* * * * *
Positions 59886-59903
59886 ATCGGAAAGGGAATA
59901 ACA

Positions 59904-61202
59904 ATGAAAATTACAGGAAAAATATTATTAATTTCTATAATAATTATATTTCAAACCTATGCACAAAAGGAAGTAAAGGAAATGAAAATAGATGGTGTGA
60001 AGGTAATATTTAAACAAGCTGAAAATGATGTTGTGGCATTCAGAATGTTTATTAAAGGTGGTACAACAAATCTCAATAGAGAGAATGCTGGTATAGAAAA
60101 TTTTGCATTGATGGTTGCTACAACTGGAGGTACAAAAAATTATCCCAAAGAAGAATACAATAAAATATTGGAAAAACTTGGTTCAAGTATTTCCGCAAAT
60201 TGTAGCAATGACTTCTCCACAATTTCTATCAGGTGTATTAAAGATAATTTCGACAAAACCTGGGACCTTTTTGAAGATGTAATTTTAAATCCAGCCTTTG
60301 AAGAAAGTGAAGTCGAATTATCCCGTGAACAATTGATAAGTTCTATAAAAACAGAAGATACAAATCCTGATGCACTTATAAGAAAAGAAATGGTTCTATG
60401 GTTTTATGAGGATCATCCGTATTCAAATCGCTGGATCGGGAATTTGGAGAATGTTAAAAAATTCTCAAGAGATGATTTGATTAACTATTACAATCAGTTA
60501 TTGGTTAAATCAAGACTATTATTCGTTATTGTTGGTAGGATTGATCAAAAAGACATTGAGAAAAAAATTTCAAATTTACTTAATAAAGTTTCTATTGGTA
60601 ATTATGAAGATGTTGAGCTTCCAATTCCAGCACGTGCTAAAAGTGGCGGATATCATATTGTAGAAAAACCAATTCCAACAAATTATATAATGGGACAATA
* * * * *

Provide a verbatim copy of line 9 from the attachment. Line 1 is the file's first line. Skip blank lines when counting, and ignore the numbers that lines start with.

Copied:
60301 AAGAAAGTGAAGTCGAATTATCCCGTGAACAATTGATAAGTTCTATAAAAACAGAAGATACAAATCCTGATGCACTTATAAGAAAAGAAATGGTTCTATG